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Proceedings Paper

Robot free-flyers in space extravehicular activity
Author(s): Harald J. Weigl; Harold L. Alexander
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Paper Abstract

The Laboratory for Space Teleoperation and Robotics is developing a neutrally buoyant robot for research into the automatic and teleoperated (remote human) control of unmanned robotic vehicles for use in space. The goal of this project is to develop a remote robot with maneuverability and dexterity comparable to that of a space-suited astronaut with a manned maneuvering unit, able to assume many of the tasks currently planned for astronauts during extravehicular activity (EVA). Such a robot would be able to spare the great expense and hazards associated with human EVA, and make possible much less expensive scientific and industrialization exploitation of orbit. Both autonomous and teleoperated control experiments will require the vehicle to be able to automatically control its position and orientation. The laboratory has developed a real-time vision-based navigation and control system for its underwater space robot simulator, the Submersible for Telerobotic and Astronautical Research (STAR). The system, implemented with standard, inexpensive computer hardware, has excellent performance and robustness characteristics for a variety of applications, including automatic station-keeping and large controlled maneuvers. Experimental results are presented indicating the precision, accuracy, and robustness to disturbances of the vision-based control system. The study proves the feasibility of using vision-based control and navigation for remote robots and provides a foundation for developing a system for general space robot tasks. The complex vision sensing problem is reduced through linearization to a simple algorithm, fast enough to be incorporated into a real-time vehicle control system. Vision sensing is structured to detect small changes in vehicle position and orientation from a nominal positional state relative to a target scene. The system uses a constant, linear inversion matrix to measure the vehicle positional state from the locations of navigation features in an image. This paper includes a description of the underwater vehicle's vision-based navigation and control system and applications of vision-based navigation and control for free-flying space robots. Experimental results from underwater tests of STAR's vision system are also presented.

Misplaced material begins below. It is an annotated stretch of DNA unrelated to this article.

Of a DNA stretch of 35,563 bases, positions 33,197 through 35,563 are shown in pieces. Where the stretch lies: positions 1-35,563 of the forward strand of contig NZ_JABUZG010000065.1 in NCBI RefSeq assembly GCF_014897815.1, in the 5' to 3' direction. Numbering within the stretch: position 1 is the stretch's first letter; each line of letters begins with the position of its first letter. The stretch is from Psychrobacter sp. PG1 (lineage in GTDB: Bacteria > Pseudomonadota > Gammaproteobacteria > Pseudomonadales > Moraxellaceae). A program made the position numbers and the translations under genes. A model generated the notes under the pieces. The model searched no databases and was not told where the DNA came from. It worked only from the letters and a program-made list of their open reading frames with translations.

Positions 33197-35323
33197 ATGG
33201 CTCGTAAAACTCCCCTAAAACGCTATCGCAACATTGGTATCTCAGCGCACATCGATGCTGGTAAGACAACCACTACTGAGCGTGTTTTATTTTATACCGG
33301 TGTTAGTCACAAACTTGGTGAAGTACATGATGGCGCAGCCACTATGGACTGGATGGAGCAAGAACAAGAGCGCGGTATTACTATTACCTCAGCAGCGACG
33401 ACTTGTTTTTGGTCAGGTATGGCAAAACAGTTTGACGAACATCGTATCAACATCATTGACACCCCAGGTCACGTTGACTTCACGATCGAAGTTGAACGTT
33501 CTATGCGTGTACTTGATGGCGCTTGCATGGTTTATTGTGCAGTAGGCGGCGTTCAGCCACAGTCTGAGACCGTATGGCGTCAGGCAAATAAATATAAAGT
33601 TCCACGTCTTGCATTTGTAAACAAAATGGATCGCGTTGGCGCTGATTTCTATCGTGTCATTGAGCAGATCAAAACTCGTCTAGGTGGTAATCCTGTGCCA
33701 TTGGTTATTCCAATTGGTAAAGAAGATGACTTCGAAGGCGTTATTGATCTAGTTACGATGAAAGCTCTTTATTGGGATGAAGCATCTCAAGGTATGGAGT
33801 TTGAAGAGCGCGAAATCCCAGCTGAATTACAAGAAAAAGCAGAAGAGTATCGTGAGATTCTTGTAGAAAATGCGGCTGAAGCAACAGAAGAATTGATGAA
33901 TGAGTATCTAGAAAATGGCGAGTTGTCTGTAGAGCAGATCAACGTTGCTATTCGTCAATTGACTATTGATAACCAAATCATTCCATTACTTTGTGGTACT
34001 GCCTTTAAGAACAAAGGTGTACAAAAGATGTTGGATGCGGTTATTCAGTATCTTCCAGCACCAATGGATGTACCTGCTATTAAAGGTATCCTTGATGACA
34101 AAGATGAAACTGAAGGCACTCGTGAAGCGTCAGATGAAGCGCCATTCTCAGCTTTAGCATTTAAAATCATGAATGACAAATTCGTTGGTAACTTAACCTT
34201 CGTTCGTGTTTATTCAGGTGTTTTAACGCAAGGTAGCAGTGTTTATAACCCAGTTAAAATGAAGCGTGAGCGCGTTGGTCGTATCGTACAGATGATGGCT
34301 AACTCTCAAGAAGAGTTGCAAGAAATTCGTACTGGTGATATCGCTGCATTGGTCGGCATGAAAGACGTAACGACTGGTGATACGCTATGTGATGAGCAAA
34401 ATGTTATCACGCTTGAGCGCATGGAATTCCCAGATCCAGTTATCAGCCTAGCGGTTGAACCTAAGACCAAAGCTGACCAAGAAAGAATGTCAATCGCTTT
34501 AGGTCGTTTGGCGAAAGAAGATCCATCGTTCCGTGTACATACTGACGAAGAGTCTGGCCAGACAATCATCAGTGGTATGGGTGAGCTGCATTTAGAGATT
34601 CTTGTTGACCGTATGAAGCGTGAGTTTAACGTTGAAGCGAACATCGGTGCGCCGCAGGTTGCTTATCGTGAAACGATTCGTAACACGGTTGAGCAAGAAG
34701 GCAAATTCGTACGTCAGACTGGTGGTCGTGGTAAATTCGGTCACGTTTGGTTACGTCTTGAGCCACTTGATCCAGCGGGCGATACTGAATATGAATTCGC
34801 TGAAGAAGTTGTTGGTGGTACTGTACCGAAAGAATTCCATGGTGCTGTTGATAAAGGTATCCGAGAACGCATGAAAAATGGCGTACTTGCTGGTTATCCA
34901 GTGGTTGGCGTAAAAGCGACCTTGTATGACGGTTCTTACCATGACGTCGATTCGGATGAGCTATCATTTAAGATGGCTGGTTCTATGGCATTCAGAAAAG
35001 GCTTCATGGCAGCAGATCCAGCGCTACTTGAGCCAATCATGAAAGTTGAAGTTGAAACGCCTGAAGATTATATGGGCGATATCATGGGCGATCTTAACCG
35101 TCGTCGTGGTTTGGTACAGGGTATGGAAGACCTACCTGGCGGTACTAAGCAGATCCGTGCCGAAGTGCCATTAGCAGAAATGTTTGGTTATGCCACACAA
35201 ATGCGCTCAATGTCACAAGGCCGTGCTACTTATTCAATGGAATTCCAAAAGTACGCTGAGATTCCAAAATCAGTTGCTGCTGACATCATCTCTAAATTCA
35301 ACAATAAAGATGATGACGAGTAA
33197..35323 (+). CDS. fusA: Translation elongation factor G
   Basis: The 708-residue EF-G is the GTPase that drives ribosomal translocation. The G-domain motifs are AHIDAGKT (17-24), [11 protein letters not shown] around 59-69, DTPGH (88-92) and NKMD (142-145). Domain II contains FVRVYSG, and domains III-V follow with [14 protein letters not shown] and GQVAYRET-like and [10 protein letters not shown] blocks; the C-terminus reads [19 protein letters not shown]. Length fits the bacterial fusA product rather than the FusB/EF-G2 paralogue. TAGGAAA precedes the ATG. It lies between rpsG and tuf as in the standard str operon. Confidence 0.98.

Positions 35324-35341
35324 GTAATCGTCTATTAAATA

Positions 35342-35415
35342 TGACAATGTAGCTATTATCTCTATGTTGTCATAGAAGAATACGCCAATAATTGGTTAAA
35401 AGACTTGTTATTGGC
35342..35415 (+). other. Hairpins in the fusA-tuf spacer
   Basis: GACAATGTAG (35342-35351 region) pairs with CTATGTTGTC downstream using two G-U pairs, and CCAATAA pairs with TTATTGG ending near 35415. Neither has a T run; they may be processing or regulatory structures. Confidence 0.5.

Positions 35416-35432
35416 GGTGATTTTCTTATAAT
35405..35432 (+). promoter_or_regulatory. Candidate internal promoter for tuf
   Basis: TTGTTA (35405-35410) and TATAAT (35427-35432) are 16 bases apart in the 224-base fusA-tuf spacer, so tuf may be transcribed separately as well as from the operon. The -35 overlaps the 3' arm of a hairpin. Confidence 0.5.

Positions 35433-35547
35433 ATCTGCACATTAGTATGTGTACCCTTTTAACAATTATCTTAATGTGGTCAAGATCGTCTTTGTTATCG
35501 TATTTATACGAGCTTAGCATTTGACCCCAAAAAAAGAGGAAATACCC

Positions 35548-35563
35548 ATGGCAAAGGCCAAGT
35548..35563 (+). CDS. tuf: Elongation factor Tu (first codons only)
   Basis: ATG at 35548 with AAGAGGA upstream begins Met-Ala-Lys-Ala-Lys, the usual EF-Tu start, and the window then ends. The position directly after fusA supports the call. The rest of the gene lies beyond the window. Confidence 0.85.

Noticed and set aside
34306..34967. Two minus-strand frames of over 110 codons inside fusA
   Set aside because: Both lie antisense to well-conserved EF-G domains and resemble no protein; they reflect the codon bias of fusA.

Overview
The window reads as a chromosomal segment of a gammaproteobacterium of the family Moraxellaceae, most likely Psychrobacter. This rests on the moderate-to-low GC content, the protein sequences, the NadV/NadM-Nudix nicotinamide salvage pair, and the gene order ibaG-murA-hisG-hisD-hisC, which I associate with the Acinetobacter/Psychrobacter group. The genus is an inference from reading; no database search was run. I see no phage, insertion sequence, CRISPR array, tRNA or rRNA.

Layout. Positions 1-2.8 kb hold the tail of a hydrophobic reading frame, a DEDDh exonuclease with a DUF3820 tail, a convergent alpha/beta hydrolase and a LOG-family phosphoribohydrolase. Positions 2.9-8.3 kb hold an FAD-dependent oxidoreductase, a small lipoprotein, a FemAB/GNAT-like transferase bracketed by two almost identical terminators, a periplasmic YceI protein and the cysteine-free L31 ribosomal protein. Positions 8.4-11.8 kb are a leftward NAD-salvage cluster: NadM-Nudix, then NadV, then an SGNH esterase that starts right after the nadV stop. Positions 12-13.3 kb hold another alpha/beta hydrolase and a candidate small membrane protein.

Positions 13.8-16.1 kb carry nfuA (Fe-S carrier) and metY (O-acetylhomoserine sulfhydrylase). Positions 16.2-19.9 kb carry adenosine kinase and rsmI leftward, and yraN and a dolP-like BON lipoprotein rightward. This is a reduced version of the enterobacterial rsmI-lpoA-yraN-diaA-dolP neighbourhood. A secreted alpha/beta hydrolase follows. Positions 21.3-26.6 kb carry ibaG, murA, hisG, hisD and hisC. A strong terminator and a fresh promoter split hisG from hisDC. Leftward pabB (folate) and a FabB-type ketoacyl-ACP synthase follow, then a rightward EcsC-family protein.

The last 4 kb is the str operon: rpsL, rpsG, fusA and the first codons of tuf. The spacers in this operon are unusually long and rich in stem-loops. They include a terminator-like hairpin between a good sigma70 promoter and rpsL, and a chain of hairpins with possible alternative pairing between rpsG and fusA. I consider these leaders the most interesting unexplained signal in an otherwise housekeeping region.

Paper Details

Date Published: 1 November 1992
PDF: 12 pages
Proc. SPIE 1829, Cooperative Intelligent Robotics in Space III, (1 November 1992); doi: 10.1117/12.131722
Show Author Affiliations
Harald J. Weigl, Massachusetts Institute of Technology (United States)
Harold L. Alexander, Massachusetts Institute of Technology (United States)


Published in SPIE Proceedings Vol. 1829:
Cooperative Intelligent Robotics in Space III
Jon D. Erickson, Editor(s)

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